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April 1st New DFEH Requirements

The Fair Employment and Housing Council (“FEHC”) has issued new anti-discrimination and anti-harassment regulations with which almost all California employers must comply.  The new regulations will go into effect April 1, 2016.  Again, if you are an existing Parallax Education client, these updates have already been made to your Instructor-led anti-harassment and anti-discrimination trainings, and has been made to your web-based trainings.    

New anti-discrimination and anti-harassment policies

Employers have always been required to distribute the DFEH brochure on sexual harassment (Form DFEH-185) to employees.  Now they must do much more.  Under the new regulations, employers must have in place anti-discrimination and anti-harassment policies that meet a panoply of requirements.  The policies must:

• Be in writing.
• List the categories of individuals protected by FEHA, which are: 
Age (40 and over)
Religious Creed (including religious dress and grooming practices)
Denial of Family and Medical Care Leave
Disability (mental and physical) including HIV and AIDS
Marital Status
Medical Condition (cancer and genetic characteristics)
Genetic Information
Military and Veteran Status
National Origin (including language use restrictions)
Sex (which includes pregnancy, childbirth, breastfeeding and medical conditions related to pregnancy, childbirth or breastfeeding)
Gender, Gender Identity, and Gender Expression
Sexual Orientation
• Make clear that FEHA prohibits coworkers, third parties, supervisors and managers from engaging in discriminatory, harassing, or retaliatory conduct.
• Provide a complaint procedure that ensure that complaints are:  kept confidential (to the extent possible), responded to in a timely manner, investigated by “qualified personnel” in a timely and impartial manner, and documented and tracked.  The complaint procedure must also provide for appropriate remedial action and resolution and timely closure of investigations.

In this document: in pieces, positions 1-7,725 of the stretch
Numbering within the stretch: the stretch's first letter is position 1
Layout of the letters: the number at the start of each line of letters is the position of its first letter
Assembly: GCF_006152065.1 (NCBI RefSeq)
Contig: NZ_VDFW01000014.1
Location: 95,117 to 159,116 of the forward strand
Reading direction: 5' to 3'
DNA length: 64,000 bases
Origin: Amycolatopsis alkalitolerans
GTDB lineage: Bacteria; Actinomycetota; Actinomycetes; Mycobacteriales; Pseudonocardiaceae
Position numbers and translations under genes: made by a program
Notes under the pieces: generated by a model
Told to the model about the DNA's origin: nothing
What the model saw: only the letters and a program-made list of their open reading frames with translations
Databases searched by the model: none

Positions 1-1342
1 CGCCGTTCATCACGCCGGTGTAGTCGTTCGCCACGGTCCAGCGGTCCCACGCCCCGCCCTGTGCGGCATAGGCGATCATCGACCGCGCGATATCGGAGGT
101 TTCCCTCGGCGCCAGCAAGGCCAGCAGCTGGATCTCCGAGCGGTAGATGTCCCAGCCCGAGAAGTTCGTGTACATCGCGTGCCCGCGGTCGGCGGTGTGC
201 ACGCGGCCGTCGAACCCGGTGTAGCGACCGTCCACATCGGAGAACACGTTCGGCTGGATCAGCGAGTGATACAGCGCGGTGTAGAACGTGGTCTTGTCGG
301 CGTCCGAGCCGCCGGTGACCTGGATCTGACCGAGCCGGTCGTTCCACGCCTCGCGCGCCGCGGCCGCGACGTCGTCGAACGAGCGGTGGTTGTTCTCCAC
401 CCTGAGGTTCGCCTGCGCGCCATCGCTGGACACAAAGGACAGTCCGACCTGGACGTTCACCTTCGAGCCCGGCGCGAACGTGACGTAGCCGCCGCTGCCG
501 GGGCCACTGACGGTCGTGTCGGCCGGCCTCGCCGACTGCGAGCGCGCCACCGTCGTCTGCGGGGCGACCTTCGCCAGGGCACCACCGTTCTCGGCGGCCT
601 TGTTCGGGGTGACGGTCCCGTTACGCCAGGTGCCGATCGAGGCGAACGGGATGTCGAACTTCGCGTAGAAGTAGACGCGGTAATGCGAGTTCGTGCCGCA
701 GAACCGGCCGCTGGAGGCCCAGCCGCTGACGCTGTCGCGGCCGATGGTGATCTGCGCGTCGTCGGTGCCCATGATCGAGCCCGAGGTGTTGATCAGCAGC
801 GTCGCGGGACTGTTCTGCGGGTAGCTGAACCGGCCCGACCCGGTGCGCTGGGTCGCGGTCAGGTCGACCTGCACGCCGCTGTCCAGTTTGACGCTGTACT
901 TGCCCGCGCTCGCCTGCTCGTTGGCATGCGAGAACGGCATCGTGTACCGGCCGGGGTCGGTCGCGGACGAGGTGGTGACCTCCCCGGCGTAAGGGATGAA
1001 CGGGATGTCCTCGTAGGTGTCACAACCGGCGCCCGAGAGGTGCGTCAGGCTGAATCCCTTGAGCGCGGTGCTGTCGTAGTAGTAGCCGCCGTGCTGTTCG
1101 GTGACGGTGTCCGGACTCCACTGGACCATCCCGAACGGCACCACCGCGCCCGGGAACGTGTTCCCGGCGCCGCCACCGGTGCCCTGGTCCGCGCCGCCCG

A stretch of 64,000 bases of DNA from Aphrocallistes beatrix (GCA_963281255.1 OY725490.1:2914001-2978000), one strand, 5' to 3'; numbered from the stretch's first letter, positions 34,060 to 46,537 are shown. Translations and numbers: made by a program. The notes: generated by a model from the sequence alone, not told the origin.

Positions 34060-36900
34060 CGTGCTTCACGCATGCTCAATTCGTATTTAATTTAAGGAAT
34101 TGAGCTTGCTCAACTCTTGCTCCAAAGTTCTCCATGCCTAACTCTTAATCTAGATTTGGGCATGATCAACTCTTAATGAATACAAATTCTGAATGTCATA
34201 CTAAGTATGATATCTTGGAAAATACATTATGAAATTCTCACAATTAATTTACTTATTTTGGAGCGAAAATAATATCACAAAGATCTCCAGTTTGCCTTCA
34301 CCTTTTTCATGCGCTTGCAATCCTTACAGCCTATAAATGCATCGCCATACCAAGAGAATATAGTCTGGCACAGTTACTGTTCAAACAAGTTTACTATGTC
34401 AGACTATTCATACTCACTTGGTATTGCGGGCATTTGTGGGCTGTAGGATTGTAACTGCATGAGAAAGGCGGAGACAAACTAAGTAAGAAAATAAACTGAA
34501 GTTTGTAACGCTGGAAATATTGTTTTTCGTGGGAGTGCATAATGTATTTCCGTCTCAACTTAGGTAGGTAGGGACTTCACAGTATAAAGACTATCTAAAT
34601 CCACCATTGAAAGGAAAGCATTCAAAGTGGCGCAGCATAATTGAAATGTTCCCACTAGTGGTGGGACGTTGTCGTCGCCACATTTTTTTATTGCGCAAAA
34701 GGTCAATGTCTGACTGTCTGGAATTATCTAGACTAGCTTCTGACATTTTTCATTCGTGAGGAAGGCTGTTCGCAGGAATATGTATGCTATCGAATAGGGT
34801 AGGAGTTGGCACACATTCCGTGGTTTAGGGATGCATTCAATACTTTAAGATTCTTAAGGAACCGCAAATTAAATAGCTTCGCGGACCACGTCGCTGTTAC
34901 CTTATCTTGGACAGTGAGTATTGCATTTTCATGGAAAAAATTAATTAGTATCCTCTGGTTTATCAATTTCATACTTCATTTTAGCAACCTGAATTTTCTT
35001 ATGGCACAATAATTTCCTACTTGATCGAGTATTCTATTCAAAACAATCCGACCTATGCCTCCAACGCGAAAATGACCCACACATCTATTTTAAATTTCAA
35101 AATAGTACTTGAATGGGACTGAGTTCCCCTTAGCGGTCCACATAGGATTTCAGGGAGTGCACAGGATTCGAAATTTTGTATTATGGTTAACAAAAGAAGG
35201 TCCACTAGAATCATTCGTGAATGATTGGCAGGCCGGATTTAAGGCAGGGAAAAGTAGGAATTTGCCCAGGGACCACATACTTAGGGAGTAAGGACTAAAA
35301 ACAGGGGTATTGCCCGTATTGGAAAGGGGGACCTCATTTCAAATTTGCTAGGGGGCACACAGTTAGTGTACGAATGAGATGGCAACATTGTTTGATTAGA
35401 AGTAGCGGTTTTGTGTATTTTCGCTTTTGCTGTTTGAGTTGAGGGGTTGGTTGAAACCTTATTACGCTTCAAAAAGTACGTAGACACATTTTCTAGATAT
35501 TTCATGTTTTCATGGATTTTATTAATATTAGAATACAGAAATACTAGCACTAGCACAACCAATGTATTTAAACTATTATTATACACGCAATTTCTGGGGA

• Establish a complaint mechanism, such as a complaint hotline or access to an ombudsperson, that does not require an employee to complain directly to an immediate supervisor.
• Instruct supervisors to report any complaints of misconduct to a designated company representative so the company can try to resolve the claim internally.
• State that allegations of misconduct will be addressed through a fair, timely, and thorough investigation.
• State that confidentiality will be kept by the employer to the extent possible.
• Indicate that if misconduct is found during the investigation, appropriate remedial measures will be taken.
• Make clear that the company will not retaliate against employees for lodging a complaint or participating in an investigation.

Dissemination of new policies

In addition to the new substantive policy requirements, the regulations require employers to disseminate the anti-discrimination and anti-harassment policies to employees.  To comply with this regulation, employers may do any one of the following:

• Provide a copy of the policies to all employees either in hard copy or by email with an acknowledgment form for employees to sign.
• Post the policies on a company intranet site and use a tracking system to ensure all employees read and acknowledge receipt of the policies.
• Discuss the policies upon hire or during new-hire orientation sessions.

The regulations also require employers whose workforce includes 10% or more non-native English-speaking employees to issue the anti-discrimination and harassment policies in each such language.

New requirements for conducting discrimination and harassment training

Anti-discrimination and anti-harassment training must now cover “abusive conduct” as defined in Government Code section 12950.1(g)(2).  Among other things, the training must:  cover the negative effects of “abusive conduct,” including reduction in productivity and morale; discuss the elements of “abusive conduct,” including conduct taken with malice that a reasonable person would find hostile or offensive and that is not related to an employer’s legitimate business interests; and emphasize that while a single act ordinarily will not constitute abusive conduct, it could if it is particularly severe or egregious.